The Diamondbacks and Tigers are two teams who have been linked to Navarro on the rumor mill this winter, though Detroit’s interest has been limited to internal discussions at this point.  Gerald Laird and Tuffy Gosewisch project as Arizona’s starting catching combo in the wake of Miguel Montero‘s departure, and while the team may think prospect Peter O’Brien is their future at the position, one year of Navarro would both give the D’Backs an upgrade now and still clear the path for O’Brien beyond 2015. The Tigers, meanwhile, look to have Alex Avila and one of Bryan Holaday or James McCann splitting time at catcher.  Avila is a question mark due to his concussion history while Navarro would certainly provide a more proven bat than Holaday or McCann.

Catching depth is thin enough around baseball that a number of teams could also be fits for Navarro’s services.  In my opinion, the White Sox and Pirates stand out as teams whose hopes of contending would be improved behind the plate by Navarro’s presence, though both clubs already have several catchers battling for those jobs.  (In Pittsburgh’s case, admittedly, their focus on catcher defense might keep Navarro off their radar.)  The Rangers could see Navarro as a more proven option than their current selection of Robinson Chirinos, Carlos Corporan, Tomas Telis and Chris Gimenez.  The Rays could platoon Navarro with the defensive specialist Rene Rivera, though the prospect of an inter-division trade and Tampa taking on a $5MM salary for a part-time player made this seem somewhat unlikely.

Photo courtesy of Kim Klement/USA Today Sports Images


AL East Notes: Hardy, Blue Jays, Edwards, BoSox

J.J. Hardy made an early exit from the free agent market when he re-signed with the Orioles before the ALCS, but the shortstop would’ve preferred to have inked his new contract even sooner.  “It kind of went a lot longer than I wanted it to,” Hardy told Steve Melewski of MASNsports.com. “I didn’t think it needed to go that long, but it did. But I told my agent, ‘Listen, this is what I want and I like it in Baltimore. Let’s get to what is fair and make this happen.’ Now that it is done, I’m glad everything worked out as it did.”  Hardy also said he was hampered by a bad back last season, and hopes to deliver more of his customary power now that he’s feeling healthier.  Here’s some more from around the AL East…

  • Canadian-born Russell Martin, Dalton Pompey and Michael Saunders are slated to play major roles for the Blue Jays, though team president Paul Beeston and Alex Anthopoulos tell Robert MacLeod of the Globe & Mail that this increase in Canadian talent is a coincidence in roster-building, not a promotional gimmick. “The city and the fans and the country embrace great players because great players help you win. And I think winning is what promotes the sport and baseball in Canada,” Anthopoulos said.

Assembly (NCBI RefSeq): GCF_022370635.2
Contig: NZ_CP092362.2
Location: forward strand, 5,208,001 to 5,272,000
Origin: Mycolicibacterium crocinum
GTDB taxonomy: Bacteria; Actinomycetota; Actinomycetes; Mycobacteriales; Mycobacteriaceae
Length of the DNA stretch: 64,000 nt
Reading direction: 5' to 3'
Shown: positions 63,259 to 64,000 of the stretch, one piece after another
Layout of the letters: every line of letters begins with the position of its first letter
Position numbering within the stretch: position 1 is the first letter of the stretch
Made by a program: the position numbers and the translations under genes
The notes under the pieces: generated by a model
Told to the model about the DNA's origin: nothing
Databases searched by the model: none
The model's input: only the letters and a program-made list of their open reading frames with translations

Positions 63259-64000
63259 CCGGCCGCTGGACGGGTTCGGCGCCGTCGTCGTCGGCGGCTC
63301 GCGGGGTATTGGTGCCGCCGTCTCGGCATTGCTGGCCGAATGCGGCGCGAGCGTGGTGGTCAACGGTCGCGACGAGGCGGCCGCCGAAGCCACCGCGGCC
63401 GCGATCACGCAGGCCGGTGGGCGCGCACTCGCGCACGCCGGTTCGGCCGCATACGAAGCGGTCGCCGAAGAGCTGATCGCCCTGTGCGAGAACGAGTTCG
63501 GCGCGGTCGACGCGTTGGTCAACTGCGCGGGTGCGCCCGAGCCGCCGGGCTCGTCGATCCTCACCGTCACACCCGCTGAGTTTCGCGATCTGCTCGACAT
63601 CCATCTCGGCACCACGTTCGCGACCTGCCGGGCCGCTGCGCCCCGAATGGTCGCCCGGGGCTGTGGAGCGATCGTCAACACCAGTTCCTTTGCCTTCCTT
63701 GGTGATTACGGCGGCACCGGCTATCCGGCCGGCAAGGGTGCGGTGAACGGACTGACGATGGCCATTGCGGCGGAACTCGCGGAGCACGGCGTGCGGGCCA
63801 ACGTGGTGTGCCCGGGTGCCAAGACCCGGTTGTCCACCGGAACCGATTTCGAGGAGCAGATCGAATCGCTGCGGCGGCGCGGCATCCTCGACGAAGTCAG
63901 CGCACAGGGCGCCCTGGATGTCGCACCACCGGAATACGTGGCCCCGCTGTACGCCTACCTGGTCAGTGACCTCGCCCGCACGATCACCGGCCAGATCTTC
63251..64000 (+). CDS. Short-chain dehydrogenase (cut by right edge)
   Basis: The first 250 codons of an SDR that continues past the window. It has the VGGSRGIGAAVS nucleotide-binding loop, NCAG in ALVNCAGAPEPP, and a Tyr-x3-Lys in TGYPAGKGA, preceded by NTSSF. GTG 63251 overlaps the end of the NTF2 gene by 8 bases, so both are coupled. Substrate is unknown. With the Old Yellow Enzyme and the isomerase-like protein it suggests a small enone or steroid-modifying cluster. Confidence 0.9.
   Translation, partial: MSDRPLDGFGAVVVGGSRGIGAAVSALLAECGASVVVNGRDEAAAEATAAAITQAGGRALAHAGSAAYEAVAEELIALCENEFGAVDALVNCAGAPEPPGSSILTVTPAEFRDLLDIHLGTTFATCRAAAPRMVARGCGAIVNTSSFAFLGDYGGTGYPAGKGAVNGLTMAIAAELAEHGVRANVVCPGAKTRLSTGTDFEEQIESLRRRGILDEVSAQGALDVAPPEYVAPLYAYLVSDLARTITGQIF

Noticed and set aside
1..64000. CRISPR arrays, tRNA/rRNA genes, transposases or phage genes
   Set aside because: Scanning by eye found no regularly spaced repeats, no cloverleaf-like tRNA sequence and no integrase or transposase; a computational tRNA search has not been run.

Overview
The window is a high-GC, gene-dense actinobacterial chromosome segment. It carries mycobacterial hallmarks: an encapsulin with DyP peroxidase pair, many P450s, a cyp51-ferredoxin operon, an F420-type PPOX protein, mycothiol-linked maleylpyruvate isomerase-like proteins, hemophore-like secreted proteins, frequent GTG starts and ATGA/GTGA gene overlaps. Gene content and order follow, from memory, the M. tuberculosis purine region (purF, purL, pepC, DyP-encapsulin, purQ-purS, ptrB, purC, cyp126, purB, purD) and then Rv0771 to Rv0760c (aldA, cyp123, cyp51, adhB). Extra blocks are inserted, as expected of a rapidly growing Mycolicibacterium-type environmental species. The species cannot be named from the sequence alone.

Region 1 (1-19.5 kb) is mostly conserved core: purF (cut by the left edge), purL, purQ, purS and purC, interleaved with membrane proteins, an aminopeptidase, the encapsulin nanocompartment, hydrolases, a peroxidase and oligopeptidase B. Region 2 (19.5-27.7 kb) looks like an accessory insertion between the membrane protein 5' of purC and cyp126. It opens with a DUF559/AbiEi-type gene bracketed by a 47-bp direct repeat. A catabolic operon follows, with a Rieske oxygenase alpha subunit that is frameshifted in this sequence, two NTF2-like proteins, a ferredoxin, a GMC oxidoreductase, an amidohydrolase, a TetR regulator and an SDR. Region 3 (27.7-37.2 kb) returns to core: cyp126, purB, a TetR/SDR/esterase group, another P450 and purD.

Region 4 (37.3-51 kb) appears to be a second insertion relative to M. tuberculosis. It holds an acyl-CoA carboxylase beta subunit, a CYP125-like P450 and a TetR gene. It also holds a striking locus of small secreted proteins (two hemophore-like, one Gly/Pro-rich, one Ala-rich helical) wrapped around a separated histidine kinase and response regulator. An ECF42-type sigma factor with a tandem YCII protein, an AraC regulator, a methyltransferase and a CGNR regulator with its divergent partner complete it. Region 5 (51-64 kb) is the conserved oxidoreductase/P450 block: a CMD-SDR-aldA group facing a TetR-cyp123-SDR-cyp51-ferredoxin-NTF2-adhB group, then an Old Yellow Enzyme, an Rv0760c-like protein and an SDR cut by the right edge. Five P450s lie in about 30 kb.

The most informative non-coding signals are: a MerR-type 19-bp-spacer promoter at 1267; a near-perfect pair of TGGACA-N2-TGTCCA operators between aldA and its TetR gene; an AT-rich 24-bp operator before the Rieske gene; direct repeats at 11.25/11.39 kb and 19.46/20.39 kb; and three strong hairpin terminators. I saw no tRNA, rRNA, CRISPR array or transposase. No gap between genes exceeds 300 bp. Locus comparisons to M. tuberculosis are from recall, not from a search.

• Rays minor leaguer Spencer Edwards has been issued an 80-game suspension for a PED violation, the league announced.  Edwards was Tampa’s second-round pick in the 2012 draft, selected 88th overall.  The 21-year-old shortstop/center fielder has a .558 OPS in 569 PA over his first three pro seasons, none above the A-ball level.
  • Rough seasons for Xander Bogaerts, Will Middlebrooks and Jackie Bradley were a big reason why the Red Sox suffered through a last-place finish in 2014.  Alex Speier of the Boston Globe examines both why these players struggled and takes a broad overview of how the Sox are adapting their player development system as part of an in-depth four-part series of articles.
  • The main takeaway from Speier’s piece is that the Red Sox felt empowered by their 2013 World Series title to deploy so many youngsters in last year’s starting lineup, and realistically, the team didn’t even expect all three to contribute right away.  The larger roster flaw, according to Speier, may have been that Boston didn’t acquire enough veteran depth last winter to account for some growing pains by their three young starters.  In response, the Red Sox began adding notable veterans even before last season ended, and now theoretically have protection should Bogaerts, Bradley or other unproven talents like Mookie Betts or Rusney Castillo underperform.
  • Speier’s piece also explores some bigger-picture topics, such as how the Red Sox are dealing with the age-old problem of how to best prepare each individual prospect to be ready for the majors.  This is complicated by the fact that the quality gap between Triple-A and MLB has never been wider, yet top prospects are coming into the game with higher expectations than ever thanks to media hype and fan interest.

Pitching Notes: Pen Market, Beimel, Mets, Coke, Stroman

The Blue Jays and Indians appear not to be involved with any of the three best remaining relievers — righties Francisco Rodriguez, Rafael Soriano, and Joba Chamberlain — according to ESPN.com’s Jim Bowden (Insider link). Other theoretically plausible landing spots seem fairly dried up as well, he notes in assessing the most likely remaining suitors.

Here are a few more pitching notes: